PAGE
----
Obituary: Martha Ozawa, Brown School professor emerita, 82

Martha N. Ozawa, former Bettie Bofinger Brown Distinguished Professor of Social Policy and professor emerita at the Brown School at Washington University in St. Louis, died May 3, 2016, at her home in St. Louis. She was 82.

Ozawa spent more than four decades studying America’s public-assistance network, including Medicaid, Social Security and other social-welfare programs for older adults, women and children. She was known for being a dedicated scholar, valued student mentor and great friend to the Brown School.


Ozawa earned a bachelor of science degree in economics from Aoyama Gakuin University in Tokyo in 1956. She then attended the University of Wisconsin-Madison, earning a master’s degree in social work in 1966 and a PhD in 1969.

She joined the Brown School faculty in 1976 after a stint at Portland State University. She was an outstanding intellect and researcher on the effects of income security, health, long-term care, disability and other public programs.  Ozawa published more than 150 peer-reviewed journal articles, wrote three major books, including “Women’s Life Cycle and Economic Security: Problems and Proposals” (1989) and 28 book chapters.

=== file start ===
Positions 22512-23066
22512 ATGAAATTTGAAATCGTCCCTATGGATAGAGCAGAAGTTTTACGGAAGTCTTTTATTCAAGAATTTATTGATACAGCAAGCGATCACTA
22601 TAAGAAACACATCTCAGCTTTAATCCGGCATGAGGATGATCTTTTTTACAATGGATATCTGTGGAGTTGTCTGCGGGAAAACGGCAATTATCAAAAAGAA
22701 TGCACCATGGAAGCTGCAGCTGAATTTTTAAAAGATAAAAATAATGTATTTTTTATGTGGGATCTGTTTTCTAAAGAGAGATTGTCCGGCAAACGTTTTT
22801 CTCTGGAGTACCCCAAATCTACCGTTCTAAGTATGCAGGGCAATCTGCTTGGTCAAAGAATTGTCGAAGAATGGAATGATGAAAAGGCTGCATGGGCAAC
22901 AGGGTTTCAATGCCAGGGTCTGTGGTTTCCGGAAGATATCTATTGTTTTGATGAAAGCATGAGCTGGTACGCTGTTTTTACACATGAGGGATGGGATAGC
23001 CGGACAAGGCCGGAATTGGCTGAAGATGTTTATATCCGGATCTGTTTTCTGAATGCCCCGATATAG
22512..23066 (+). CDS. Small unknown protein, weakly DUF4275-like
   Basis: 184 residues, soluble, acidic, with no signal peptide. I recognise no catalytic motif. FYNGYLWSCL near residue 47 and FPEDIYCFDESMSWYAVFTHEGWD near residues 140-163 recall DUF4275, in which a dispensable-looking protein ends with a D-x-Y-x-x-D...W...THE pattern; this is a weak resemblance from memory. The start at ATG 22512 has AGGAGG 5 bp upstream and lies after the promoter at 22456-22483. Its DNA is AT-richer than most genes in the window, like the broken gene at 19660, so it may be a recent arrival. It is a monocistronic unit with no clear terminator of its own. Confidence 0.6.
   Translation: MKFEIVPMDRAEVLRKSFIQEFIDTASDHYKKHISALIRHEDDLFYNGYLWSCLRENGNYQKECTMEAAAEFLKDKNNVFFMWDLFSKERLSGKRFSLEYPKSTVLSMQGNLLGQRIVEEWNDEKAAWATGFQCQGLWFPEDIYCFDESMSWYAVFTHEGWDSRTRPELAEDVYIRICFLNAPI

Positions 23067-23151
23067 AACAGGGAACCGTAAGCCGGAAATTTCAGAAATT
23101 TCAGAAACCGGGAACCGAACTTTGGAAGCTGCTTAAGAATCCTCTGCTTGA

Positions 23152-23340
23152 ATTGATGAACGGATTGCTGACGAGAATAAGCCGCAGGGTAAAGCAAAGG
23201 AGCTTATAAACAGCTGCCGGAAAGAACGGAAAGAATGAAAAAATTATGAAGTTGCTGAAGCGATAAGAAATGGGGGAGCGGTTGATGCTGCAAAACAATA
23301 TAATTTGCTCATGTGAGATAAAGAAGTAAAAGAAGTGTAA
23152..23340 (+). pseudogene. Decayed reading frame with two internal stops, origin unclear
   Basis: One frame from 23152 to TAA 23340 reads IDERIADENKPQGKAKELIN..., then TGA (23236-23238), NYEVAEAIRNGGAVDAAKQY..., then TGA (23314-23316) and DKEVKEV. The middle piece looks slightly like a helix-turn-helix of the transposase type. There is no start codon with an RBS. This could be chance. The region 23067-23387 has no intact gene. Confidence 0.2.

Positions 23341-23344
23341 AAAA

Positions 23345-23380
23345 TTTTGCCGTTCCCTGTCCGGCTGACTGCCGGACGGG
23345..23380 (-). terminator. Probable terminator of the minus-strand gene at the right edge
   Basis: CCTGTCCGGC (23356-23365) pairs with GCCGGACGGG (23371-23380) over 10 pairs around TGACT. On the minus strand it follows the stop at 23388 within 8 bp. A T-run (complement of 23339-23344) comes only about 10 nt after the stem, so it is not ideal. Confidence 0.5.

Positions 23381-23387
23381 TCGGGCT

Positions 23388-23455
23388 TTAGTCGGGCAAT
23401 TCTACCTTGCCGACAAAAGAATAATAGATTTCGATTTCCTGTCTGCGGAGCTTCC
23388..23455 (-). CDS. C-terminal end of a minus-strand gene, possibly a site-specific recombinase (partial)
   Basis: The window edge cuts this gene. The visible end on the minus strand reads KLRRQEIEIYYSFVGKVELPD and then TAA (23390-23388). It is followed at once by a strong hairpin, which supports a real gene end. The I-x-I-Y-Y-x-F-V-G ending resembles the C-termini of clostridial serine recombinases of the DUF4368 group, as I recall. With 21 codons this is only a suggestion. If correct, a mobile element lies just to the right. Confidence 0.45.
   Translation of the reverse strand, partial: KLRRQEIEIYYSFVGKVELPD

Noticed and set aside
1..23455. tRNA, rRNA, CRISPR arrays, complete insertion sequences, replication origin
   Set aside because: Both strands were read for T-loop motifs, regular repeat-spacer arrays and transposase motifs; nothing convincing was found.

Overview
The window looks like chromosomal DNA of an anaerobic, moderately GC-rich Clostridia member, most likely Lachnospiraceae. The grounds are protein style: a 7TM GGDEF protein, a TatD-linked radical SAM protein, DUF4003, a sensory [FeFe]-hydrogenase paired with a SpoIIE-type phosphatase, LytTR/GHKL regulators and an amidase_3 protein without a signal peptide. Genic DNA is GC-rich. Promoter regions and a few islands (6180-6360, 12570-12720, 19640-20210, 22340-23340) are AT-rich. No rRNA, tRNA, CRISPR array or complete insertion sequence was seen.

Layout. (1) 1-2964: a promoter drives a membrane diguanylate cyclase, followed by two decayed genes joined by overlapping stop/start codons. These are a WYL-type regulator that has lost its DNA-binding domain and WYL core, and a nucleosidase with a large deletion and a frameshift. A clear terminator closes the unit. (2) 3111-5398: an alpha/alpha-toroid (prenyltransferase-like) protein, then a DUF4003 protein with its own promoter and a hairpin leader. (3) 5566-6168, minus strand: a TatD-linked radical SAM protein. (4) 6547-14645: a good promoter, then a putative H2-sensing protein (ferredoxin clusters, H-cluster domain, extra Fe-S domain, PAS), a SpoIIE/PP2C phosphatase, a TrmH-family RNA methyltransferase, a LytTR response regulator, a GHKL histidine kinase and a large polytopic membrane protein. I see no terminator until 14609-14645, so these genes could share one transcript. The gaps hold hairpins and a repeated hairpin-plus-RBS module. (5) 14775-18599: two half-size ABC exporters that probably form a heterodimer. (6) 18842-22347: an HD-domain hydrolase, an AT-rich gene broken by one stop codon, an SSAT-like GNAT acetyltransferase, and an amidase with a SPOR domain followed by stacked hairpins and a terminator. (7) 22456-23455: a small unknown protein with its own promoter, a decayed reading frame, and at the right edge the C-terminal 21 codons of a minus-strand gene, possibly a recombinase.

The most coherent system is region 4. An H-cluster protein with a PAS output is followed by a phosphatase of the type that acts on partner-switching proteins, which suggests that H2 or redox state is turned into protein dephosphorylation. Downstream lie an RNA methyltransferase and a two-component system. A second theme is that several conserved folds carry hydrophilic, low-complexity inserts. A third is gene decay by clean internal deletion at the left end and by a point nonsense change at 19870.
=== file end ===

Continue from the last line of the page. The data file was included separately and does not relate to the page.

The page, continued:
“As a new dean in 1974, I could not have been luckier than to recruit Martha Ozawa to the Brown School faculty in 1976,” said Brown School Dean Emeritus Shanti Khinduka. “Even before our school became well-known for our vast network of international partnerships, she was instrumental in forging strong connections between the school and the Japan College of Social Work.  A giant in the social work profession … Martha also played a key role in reinforcing the culture of rigorous and analytical scholarship.”

Michael Sherraden, the George Warren Brown Distinguished University Professor and director of the Center for Social Development, remembered Ozawa as “dedicated and productive, a scholar of singular and lasting impact during her era.

“It is not an exaggeration to say that the modern, research-oriented Brown School was built around her.”

In 1985, Ozawa earned the first endowed chair at the school, being named the Bettie Bofinger Brown Professor of Social Policy, and becoming Distinguished Professor in 2003. She also established her own center at the Brown School in 2005, the Martha M. Ozawa Center for Social Policy Studies, aimed at assisting Asian governments and communities in making informed policy decisions. She retired in 2013.

Among Ozawa’s many accolades were the Distinguished Faculty Award from the university Alumni Association in 1988 and from the Brown School Alumni Association in 2000; the 2002 Excellence in Mentoring Graduate Students Award by the Graduate Student Senate; the 2007 Distinguished Achievement Award from the Society for Social Work and Research; and the 2013 Distinguished Alumni Award from the University of Wisconsin-Madison School of Social Work.

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